• Covenant HealthCare ER Achieves Senior Accreditation

    Covenant HealthCare ER Achieves Senior Accreditation
    Second Hospital in the State, Only in the Region
     
    Covenant HealthCare added the Great Lakes Bay Region’s first Senior Emergency Care Center in 2017 with the senior population in mind. The Covenant medical team wanted to take this one step further, applying for Geriatric Emergency Department Accreditation (GEDA) from the American College of Emergency Physicians (ACEP) in 2018.
     
    Last week, the ACEP announced the Covenant Emergency Care Center achieved the Bronze Standard – Level 3 GEDA Accreditation. Covenant is the second hospital in the state of Michigan to obtain this accreditation, and the only hospital in the region.
     
    In a letter to Covenant President/CEO, Ed Bruff, the ACEP states, “Led by a remarkable team of inter-disciplinary leaders including Risty Kalivas, DO, and Jessica Dematio, BSN, CEN, Covenant Medical Center’s accreditation signals to the public that your institution is focused on the highest standards of care for your communities’ older adults.”
     
    “I’m incredibly proud of our team and their efforts to put our patients first every day,” says Patrice Lanczak, BSN, MSN, MHA, RN, Director of Emergency, Trauma, and Stroke Services. “This validates the work we do to provide extraordinary care to every generation.”
     
    The GEDA program is the culmination of years of progress in emergency care of older adults. In 2014, ACEP along with Society for Academic Emergency Medicine, Emergency Nurses Association, and American Geriatrics Society, developed and released geriatric ED guidelines, recommending measures ranging from adding geriatric-friendly equipment to specialized staff to more routine screening for delirium, dementia, and fall risk, among other vulnerabilities.
     
    The voluntary GEDA program, which includes three levels similar to trauma center designations, provides specific criteria and goals for emergency clinicians and administrators to target. The accreditation process provides more than two dozen best practices for geriatric care and the level of GEDA accreditation achieved depends upon how many of these best practices an emergency department is able to meet.  A Level 3 emergency department must incorporate many of these best practices, along with providing inter-disciplinary geriatric education, and having geriatric appropriate equipment and supplies available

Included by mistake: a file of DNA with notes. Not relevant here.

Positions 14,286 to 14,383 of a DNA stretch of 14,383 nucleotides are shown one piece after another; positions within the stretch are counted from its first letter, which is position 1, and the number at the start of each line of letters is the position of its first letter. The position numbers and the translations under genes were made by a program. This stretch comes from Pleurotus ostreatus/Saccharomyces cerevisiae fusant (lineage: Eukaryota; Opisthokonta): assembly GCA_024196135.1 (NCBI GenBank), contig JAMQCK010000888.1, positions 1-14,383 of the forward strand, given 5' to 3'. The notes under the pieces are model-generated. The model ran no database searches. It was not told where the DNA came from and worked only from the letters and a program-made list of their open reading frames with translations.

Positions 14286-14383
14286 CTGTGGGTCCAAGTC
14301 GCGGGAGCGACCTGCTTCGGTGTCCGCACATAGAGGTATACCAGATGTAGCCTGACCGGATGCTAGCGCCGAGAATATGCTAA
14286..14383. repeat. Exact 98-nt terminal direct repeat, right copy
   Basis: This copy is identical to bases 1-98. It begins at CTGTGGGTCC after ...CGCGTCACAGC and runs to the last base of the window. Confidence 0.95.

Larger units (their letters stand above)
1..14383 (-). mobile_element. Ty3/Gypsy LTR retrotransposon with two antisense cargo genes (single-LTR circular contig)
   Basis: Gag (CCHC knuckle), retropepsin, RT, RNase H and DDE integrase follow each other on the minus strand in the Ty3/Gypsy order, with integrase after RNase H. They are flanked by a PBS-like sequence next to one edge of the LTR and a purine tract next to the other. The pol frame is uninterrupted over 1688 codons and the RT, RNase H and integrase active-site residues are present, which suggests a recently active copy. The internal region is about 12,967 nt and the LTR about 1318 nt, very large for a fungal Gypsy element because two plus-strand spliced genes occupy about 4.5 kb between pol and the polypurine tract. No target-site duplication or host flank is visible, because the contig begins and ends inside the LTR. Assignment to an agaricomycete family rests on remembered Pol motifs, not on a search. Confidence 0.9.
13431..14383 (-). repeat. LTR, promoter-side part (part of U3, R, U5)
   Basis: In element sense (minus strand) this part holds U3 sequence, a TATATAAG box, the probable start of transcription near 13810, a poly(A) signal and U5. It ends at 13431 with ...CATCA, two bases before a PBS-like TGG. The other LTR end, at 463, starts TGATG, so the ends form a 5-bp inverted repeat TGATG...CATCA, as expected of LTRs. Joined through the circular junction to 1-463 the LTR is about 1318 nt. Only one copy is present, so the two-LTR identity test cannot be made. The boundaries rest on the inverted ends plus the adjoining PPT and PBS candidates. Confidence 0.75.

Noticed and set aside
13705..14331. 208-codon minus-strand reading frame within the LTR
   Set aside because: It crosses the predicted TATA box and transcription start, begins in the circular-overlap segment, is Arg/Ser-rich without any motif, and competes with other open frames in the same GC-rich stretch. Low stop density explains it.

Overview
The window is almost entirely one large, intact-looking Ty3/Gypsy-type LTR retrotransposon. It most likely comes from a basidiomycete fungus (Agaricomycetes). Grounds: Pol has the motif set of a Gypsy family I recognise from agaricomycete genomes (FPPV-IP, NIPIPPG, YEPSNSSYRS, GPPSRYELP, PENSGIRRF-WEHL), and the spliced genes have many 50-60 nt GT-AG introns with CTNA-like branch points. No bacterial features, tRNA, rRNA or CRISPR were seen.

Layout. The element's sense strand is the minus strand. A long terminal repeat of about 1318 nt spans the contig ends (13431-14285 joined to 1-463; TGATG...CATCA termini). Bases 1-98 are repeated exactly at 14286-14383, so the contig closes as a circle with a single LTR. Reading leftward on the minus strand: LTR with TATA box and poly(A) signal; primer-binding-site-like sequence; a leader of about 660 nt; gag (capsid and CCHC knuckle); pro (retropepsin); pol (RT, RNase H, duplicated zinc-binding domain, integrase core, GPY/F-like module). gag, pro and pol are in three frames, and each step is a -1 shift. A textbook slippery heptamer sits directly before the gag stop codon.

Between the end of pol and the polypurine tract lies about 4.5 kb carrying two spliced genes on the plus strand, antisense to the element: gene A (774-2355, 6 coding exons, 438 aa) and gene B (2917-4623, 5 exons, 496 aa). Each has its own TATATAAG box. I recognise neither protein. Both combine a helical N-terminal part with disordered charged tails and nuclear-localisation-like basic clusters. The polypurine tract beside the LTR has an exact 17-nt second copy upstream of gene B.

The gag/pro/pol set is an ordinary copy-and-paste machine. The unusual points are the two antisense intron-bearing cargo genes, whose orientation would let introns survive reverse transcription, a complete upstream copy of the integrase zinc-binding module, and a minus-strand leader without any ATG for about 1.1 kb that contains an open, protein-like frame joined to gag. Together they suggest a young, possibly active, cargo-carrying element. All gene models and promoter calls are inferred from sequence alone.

Approximately 18 of the Covenant Emergency Care Center’s 65 beds have been designated for elderly patients. In designing an emergency center to meet the distinct needs of older patients, physicians, nurses, and hospital leaders included best practices such as:
    • Board-certified emergency doctors, nurses and residents with specialized training in the care of senior patients. Seniors not only feel comfortable, but also understood.
    • Senior-friendly rooms keep patients comfortable while social work support, assessments and goals maximize independence.
    • All medications are closely monitored to avoid interactions, and more.
    Physicians and hospital leaders believe that providing specialized patient centric care to the elderly can reduce readmissions and improve patient satisfaction.
     
    As physician administrator of the Covenant Senior Care, Dr. Risty Kalivas adds that senior emergency rooms can be the saving grace for many elderly patients who need specialized treatment. “This can improve outcomes and quality of life while reducing errors and costs,” he said. “The goal is to better serve this portion of our community and continue a tradition of providing extraordinary care for every generation.”
     
    The population of seniors in the United States has been growing steadily since 2011, which is the year the first Baby Boomers turned 65. Today individuals 65 and older represent 16.7 percent of Michigan’s population. By 2030 experts estimate that number will swell.
     
    Locally, the Covenant Emergency Care Center logged close to 94,000 patient visits in 2018. Of those patients:
    • 22,235 patients were older than age 65 (24 percent of the hospitals annual ECC visits).
    • Around 4,100 were age 85 to 94.
    • 514 patients were older than age 95.
    About the Covenant Emergency Care Center
    Covenant HealthCare is the most preferred hospital for emergency care, offering:
    • The only Level II Trauma Center verified by the American Academy of Surgeons for both adult and pediatric trauma care
    • The region’s only specialized Pediatric Emergency Care Center and Senior Emergency Care Center in the region
    • Only board-certified emergency physicians and trauma surgeons
    • More nurses with greater specialty training
    • Extraordinary compassion and service that has put Covenant in the top 10% for patient satisfaction among hospital emergency departments nationwide
    • The most comprehensive emergency department, caring for more patients than any other emergency department in our twenty-county service area
    • Diagnostic equipment within the department
    • 65 private patient rooms
    • Free valet parking
    For more information, visit www.CovenantHealthCare.com/emergency

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